A representative for the South Korean company on Friday confirmed the news—first reported by The Korea Economic Daily, which tipped a 2027 release date. “We understand that Apple is in discussion with a variety of global automakers, including Hyundai Motor,” the firm said. “As the discussion is at its early stage, nothing has been decided.”

A follow-up statement removes any mention of Apple, saying only that “We’ve been receiving requests of potential cooperation from diverse companies regarding development of autonomous driving EVs, but no decisions have been made as discussions are in early stage.”

Neither Hyundai Motors nor Apple immediately responded to PCMag’s request for comment.

When Chung Euisun stepped up as chairman of Hyundai Motor Group in October, he promised to “develop the world’s most innovative and reliable self-driving technology to deliver a new mobile experience for our customers,” with an eye toward electric vehicles and hydrogen fuel cell cars. The corporation took early steps toward that goal last month, unveiling a new electric modular platform—the core technology for Hyundai’s next-gen EV lineup.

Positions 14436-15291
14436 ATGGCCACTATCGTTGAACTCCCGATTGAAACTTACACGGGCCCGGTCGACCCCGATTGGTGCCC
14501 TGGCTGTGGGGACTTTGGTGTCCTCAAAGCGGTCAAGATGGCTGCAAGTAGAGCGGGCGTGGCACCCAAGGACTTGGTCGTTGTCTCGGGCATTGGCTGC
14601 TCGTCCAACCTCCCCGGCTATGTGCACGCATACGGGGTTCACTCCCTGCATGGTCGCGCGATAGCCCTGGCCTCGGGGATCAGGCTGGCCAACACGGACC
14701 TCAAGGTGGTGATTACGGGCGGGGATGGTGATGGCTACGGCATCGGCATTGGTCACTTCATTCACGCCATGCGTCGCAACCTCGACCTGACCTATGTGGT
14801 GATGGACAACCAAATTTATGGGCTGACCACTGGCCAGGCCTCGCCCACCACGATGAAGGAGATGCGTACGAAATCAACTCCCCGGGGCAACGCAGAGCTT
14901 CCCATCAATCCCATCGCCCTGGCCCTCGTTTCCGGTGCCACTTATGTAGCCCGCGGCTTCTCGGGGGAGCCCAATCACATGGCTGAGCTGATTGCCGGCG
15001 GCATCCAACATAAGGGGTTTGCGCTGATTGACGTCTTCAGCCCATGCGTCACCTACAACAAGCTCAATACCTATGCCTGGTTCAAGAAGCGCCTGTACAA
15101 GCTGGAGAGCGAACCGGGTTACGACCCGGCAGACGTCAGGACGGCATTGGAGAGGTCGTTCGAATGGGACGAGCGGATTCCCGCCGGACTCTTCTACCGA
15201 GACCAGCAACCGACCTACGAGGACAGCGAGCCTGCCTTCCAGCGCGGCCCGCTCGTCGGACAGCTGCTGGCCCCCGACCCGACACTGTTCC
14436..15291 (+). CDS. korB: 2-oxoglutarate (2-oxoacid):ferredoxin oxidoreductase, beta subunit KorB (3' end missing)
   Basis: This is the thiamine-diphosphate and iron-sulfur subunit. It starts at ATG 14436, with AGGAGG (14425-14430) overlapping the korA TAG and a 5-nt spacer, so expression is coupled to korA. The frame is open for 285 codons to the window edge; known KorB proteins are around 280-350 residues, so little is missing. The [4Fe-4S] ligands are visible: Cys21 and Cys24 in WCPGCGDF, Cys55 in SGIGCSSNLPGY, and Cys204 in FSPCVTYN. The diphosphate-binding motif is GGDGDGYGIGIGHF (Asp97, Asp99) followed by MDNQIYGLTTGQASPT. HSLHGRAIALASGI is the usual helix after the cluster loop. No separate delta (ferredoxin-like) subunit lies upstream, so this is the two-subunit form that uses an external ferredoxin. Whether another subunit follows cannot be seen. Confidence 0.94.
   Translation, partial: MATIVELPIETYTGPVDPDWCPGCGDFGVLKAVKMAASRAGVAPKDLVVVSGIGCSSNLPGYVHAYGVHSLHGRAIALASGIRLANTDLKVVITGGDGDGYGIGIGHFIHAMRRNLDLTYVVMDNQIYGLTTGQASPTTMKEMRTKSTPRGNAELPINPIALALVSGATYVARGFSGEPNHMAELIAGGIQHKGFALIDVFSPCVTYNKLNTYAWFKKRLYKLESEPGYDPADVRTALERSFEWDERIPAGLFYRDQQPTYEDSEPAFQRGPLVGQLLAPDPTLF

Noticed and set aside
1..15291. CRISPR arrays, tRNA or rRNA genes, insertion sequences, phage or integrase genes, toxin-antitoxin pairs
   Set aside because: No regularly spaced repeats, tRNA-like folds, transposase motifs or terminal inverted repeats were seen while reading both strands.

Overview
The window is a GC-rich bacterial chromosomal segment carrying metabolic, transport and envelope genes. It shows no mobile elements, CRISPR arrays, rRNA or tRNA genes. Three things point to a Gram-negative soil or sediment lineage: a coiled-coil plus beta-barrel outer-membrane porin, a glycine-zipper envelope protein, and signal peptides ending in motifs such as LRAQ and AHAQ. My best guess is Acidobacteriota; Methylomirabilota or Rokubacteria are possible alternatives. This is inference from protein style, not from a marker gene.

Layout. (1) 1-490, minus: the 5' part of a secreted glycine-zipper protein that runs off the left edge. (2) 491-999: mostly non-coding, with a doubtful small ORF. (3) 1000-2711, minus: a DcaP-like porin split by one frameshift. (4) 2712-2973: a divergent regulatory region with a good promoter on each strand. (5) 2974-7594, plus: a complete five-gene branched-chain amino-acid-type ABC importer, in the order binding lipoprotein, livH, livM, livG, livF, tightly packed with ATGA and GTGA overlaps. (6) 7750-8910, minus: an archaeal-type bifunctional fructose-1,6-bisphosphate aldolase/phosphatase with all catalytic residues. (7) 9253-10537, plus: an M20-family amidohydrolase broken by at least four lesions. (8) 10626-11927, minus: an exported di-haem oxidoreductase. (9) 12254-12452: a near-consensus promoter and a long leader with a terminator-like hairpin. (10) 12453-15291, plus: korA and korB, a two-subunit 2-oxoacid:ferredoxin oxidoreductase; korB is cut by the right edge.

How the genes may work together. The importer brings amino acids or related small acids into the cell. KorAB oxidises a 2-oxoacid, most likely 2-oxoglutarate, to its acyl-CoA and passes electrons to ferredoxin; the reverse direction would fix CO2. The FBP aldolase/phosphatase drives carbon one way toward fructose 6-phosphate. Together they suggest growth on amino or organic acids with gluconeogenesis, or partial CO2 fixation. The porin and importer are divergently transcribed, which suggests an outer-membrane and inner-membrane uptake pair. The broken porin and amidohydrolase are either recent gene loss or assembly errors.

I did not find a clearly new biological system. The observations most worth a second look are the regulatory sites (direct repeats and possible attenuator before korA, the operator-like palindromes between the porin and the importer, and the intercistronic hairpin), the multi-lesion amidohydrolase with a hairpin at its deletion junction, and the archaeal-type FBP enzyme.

Meanwhile, in Silicon Valley, it’s been a bumpy road for Cupertino’s automotive ambitions: Project Titan began in 2014, wavered in 2016, and rallied in 2019. Apple allegedly climbed back into the driver’s seat last year, with the long-rumored self-driving car potentially becoming a reality by 2024—with the help of proprietary battery technology.

A 2019 report from German site Manager Magazin, meanwhile, claimed the reputed “Apple Car” could actually be an iPhone-esque van, with sleek lines and polished surfaces. The magazine also tipped in-house batteries and electric motors, as well as “special seats and interior components.”